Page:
John Killacky: the trans incarnation cinema of Angelo Madsen Minax

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This comment is from incumbent state Rep. John R. Killacky, a Democrat who represents South Burlington in the Vermont House. This was originally published in The Arts Fuse.

Angelo Madsen Minax, associate professor of temporal media at UVM, is having a good year. This spring, he was awarded a prestigious 2022 Guggenheim Fellowship and is currently on sabbatical to do pre-production work for his next project. On October 22, he organizes an evening of experimental short films for the Vermont International Film Festival.

Minax creates daring experimental films of trans embodiment by discordantly juxtaposing current imagery with Super 8 home movies, animations, staged rituals and ethereal voiceovers. Chaos and anarchy are embedded in his hybrid cinema of survival, acceptance and transcendence.

His work has been screened in the United States, Europe, Canada and Mexico, winning awards at many prestigious festivals. His “North by Current” was screened nationally on PBS’s POV series in November 2021. In this feature film, shot over five years in an auto-ethnographic style, he returns to his family of origin and is grappling with the death of a niece, addiction, incarceration, misguided religious fervor, and rejection of her gender transition.

His experimental shorts are equally compelling. Magnificent landscapes, queer rituals and cinema-verité ruminations offer kaleidoscopic glimpses of his artistic and personal explorations. Some are rooted in particularity of location – using archival news clips from a television station in Dallas or exploring the geographical and sexual underground of Memphis. Her surreal ‘Two Sons & a River of Blood’ (2021) is a poignant meditation on pregnancy and desire with a self-made family of ‘two dykes and a trans man’.

His latest, “Bigger on the Inside”, premiered last month at the Toronto Film Festival and is described as “a psychedelic and deeply moving reflection on desire, human connection and – in his own words – a contact crisis.

I spoke to him over the phone about his aesthetic approach to filmmaking. He said to me, “I don’t separate the process between production and post-production. I start editing right away; otherwise, I can’t get an idea of ​​what the story will be like. When I shoot again, the process dictates how and what I will shoot in the future. In my films, you will find information tracks that I find interesting rather than attempts to entertain the audience.

Minax describes his projects as spanning “documentary filmmaking, narrative cinema, essay film, media installation, sound and music, performance, text and collective practices”. For him, “the content interests me more than the narration. The narrative is what gets anyone there, which I think is important, but the content does the heavy lifting of getting people to ask questions about the world around them, which makes the difference between art and entertainment.

Reflecting on his personal journey, he recalls: “I grew up in punk, feminist and BDSM cultures. It was a different world – throwing parties and working multiple jobs to pay for our operations. We had to go to therapists to tell us we weren’t crazy for having hormones. As I get older, “I need reconciliation more than differentiation”.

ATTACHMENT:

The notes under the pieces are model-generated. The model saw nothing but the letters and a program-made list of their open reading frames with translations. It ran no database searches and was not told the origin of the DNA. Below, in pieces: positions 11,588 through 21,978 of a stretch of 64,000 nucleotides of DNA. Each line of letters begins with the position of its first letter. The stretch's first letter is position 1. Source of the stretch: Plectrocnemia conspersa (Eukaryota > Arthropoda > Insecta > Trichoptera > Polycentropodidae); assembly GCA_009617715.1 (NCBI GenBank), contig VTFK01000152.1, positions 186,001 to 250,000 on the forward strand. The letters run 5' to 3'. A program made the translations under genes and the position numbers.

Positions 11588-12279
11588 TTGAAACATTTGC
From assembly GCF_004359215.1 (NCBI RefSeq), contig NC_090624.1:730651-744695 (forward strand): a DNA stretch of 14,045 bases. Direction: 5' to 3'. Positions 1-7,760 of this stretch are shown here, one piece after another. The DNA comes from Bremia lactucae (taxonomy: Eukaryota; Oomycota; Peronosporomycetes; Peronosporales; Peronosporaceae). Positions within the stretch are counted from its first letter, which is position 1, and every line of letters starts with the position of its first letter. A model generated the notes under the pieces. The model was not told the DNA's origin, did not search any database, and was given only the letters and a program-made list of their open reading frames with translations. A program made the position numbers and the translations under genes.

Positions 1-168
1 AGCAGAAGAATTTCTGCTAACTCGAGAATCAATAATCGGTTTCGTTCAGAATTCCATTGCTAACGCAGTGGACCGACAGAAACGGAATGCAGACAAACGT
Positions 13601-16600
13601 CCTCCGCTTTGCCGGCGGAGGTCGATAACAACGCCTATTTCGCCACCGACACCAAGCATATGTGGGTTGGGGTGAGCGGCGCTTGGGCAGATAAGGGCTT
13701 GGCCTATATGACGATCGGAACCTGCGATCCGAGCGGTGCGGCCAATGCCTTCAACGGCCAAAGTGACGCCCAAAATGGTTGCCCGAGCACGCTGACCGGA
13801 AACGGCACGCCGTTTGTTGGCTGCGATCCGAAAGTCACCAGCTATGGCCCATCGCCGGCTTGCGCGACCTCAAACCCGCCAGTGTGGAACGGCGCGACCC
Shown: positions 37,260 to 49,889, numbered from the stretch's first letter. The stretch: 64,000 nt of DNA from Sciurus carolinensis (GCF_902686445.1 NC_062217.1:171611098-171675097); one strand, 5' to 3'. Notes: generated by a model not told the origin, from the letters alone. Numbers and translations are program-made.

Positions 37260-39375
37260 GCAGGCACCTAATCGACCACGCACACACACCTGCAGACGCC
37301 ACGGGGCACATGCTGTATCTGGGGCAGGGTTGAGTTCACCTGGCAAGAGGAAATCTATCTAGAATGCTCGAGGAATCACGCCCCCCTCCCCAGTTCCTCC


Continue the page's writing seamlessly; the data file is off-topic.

With his Guggenheim Fellowship, he is developing a documentary on Fakir Musafar, an icon of body modification and what was called “The Modern Primitive Movement”. Minax shared the backstory: “For the last 10 years of his life, I have been part of his community. … It is about this desire to push the limits of the body in its physical and spiritual dimensions and find meaning in community. When he died, his wife and I started talking about the archives. I was blown away by what was there.

In a press release announcing the Guggenheim Prize, UVM President Suresh Garimella called Minax “one of the shining lights of our institution’s remarkably talented arts faculty, and we are thrilled with this well-deserved recognition.” deserved for him”. Additional support from a UVM College of Arts and Sciences grant will help sustain the project on Musafar, who died in 2018 at the age of 87.

When asked if his raw, intimate works are political, Minax replied, “I’m not in the camp that believes visibility equals politics. You must be more than alive in the body. The personal will always be political. Resistance to various forms of oppression is important. My politics works best if I can generate empathy, compassion, or insight – that’s where I do my best work. “

On Friday, October 22 at 9:30 p.m., Minax is hosting a program called “Experiments in Queer Cinema” for VTIFF at the Main Street Landing Film House in Burlington. Included are an eclectic cast of filmmakers from Canada, Germany and England, as well as the regional premiere of his new 19-minute short, “Bigger on the Inside.”

Orly Yadin, the director of VTIFF, presented Minax’s feature film “North by Current” at the 2021 festival. In an email, she enthused: “The film itself is complex, moving, vulnerable and beautiful. . The post-projection with him was enlightening. It was a wonderful event. For the upcoming festival, Yadin said she was “delighted” that Minax had organized a program of short films; however, “unfortunately he will be out of state during the festival but will be recording an introduction to the program.”

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Tags: Angelo Madsen Minax, Bigger on the Inside, Guggenheim Fellowship, John Killacky, North by Current, Vermont International Film Festival

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